The day after the recent midterm elections, President George W. Bush announced the resignation of Donald Rumsfeld, his secretary of defense.
Not long before the elections, the president had been quoted as saying that he would not replace Rumsfeld and that he hoped Rumsfeld would serve for the rest of the Bush administration. As it turned out, however, the two men had been discussing Rumsfeld's resignation for quite some time and the departure was planned whether or not the Democrats took control of the House or Senate.
Bush told reporters that he had not wanted to influence the elections by making an announcement beforehand, even though he knew what he planned to do. Some Republicans who lost close races complained, arguing that Rumsfeld's resignation, had it been announced prior to the election, might have given them enough of a boost to hold onto their seats.
Do you believe that it was ethical for Bush not to announce Rumsfeld's resignation until after the midterm elections? If so, was it ethical for him to say that he planned no change, even when he now says that he was in fact planning a change?
Send your thoughts to email@example.com or post them here by clicking on "COMMENTS" below. Please include your name, your hometown and the name of the newspaper in which you read this column. Readers' comments may appear in an upcoming column.
Jeffrey L. Seglin, author of "The Right Thing: Conscience, Profit and Personal Responsibility in Today's Business" (Smith Kerr, 2006), is an associate professor at Emerson College in Boston, where he teaches writing and ethics. He is also the administrator of http://jeffreyseglin.blogspot.com, a Web log focused on ethical issues.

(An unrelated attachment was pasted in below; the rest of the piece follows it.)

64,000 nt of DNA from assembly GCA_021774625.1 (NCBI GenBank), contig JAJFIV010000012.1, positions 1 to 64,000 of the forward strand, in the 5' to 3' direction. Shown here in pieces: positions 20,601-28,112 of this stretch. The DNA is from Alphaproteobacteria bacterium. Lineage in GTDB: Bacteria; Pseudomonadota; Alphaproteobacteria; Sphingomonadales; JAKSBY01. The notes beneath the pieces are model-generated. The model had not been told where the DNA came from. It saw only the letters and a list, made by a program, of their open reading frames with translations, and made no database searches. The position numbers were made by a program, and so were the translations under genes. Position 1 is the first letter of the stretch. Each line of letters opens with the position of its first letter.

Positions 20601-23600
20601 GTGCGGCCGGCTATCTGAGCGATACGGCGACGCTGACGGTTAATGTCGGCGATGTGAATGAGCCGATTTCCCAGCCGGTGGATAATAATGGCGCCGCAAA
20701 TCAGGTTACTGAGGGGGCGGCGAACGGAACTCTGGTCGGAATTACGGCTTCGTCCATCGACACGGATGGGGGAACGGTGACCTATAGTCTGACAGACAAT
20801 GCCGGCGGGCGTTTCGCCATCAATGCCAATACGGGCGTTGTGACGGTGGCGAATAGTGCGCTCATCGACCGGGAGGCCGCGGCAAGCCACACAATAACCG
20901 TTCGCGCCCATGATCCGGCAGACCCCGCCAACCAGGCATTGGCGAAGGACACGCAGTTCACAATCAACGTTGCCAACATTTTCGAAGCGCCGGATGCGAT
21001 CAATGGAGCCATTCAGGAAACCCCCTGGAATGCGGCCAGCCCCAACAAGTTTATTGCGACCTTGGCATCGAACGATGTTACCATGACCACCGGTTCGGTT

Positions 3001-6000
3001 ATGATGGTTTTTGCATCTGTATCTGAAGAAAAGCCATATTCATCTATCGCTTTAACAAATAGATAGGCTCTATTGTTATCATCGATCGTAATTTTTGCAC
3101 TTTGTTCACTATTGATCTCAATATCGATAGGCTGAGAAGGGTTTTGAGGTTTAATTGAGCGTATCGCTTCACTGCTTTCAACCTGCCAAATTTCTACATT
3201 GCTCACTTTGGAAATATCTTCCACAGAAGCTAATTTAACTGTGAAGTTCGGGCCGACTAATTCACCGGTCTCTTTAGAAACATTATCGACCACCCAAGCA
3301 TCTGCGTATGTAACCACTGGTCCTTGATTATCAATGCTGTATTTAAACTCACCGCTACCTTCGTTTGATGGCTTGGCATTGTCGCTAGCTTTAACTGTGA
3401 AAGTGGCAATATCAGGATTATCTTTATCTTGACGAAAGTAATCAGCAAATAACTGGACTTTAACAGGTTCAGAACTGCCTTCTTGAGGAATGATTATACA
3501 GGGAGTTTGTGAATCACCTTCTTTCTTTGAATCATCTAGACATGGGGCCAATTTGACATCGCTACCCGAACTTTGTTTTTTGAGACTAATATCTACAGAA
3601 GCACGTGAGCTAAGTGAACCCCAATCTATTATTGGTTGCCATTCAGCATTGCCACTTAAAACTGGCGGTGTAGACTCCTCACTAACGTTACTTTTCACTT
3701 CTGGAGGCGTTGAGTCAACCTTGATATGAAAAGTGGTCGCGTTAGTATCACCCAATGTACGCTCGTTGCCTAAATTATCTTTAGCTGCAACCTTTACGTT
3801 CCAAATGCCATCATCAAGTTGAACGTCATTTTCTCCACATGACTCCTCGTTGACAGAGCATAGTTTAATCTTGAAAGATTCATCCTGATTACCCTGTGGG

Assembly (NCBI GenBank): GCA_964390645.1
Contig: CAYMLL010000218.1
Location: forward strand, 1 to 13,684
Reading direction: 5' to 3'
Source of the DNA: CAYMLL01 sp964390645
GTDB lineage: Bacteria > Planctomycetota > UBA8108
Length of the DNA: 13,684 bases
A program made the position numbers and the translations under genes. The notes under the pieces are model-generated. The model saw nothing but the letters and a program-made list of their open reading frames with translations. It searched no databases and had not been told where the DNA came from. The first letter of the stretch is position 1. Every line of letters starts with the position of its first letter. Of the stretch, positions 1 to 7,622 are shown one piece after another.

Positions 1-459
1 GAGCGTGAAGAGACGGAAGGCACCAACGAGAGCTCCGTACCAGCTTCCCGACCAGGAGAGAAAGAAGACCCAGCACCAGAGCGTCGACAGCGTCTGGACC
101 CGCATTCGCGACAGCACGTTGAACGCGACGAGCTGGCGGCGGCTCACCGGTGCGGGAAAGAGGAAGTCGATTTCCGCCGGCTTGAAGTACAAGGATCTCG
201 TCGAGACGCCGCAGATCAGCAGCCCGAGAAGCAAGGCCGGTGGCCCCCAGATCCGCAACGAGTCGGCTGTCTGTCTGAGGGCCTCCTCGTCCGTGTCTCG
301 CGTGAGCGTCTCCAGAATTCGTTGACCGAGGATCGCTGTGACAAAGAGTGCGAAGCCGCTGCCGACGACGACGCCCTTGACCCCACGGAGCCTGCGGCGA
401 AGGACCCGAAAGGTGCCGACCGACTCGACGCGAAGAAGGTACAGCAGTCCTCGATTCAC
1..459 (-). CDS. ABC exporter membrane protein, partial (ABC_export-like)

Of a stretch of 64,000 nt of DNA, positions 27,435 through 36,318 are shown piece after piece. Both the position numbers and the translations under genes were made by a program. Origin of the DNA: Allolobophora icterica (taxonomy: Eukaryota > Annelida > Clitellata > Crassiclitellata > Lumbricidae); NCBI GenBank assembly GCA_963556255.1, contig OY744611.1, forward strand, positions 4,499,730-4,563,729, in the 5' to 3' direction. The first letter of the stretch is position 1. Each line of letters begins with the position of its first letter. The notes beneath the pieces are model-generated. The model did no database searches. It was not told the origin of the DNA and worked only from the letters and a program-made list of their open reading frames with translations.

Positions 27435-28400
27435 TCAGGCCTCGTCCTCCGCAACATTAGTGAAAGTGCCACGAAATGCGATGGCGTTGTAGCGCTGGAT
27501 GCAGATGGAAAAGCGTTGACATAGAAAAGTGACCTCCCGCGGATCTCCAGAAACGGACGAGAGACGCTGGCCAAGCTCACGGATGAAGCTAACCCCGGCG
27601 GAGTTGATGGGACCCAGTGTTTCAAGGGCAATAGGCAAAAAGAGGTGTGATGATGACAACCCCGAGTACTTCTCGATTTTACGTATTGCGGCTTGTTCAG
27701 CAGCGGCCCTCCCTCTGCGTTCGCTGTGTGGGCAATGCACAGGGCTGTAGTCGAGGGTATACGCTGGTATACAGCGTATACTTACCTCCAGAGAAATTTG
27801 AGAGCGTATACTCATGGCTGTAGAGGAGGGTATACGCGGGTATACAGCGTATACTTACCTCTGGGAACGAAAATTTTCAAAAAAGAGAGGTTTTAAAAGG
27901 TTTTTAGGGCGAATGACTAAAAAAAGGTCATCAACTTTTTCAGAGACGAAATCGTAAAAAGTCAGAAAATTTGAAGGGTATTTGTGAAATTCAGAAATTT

Do you have ethical questions that you need answered? Send them to firstname.lastname@example.org or to "The Right Thing," New York Times Syndicate, 609 Greenwich St., 6th floor, New York, N.Y. 10014-3610.
Jeff - it was political perhaps not ethical. Is ethics ever synonymous with political? No matter what he does, the president's critics believe he's
dishonest and any other negative adjective one can conjure.
This is a tough one in my mind. I agree with George (post 1) that whether Bush announced before or after the election he would be slammed. We do not have enough background information to know all the things that Bush was facing with regard to that decision. First, it is probable that it was not a decision that Bush wished to make. It is not even clear to me that there are good reasons to fire Rumsfield. No wonder it is difficult to get good men to accept responsible government jobs.
Further, it is not clear that the announcement would have helped the Republicans in those close races they lost. The spin being put out has very little to do with why the Republicans lost to the degree they did. They had lost their way, ignored what the core voters believe the core beliefs of the Republican to be, they had ignored what those core voters were crying out for, and they had fallen into the trap of big government for their own personal greed of power and benefits. In other words they were acting like Democrats. The voters decided it was time to shake things up and they did.
Unfortunately, it is doubtfull that the Republicans have learned the lesson. Putting back into leadership the same crew which had lead to such a beating at the polls will do little to return them to power. It is doubtful in my mind that the Republicans can return to total power in 2008. They will have to act differently and show a change in leadership to make that happen.
As to the Ethics of George Bush's decision not to announce before the election, it seems to me that the Chief Executive has a perogative to announce such a decision at a time of his choosing. Many reasons could be behind this enormous decision.
I heard Bush say that he had discussed a change and that he did not want to announce any change before the election. I do not see any ethical question involved.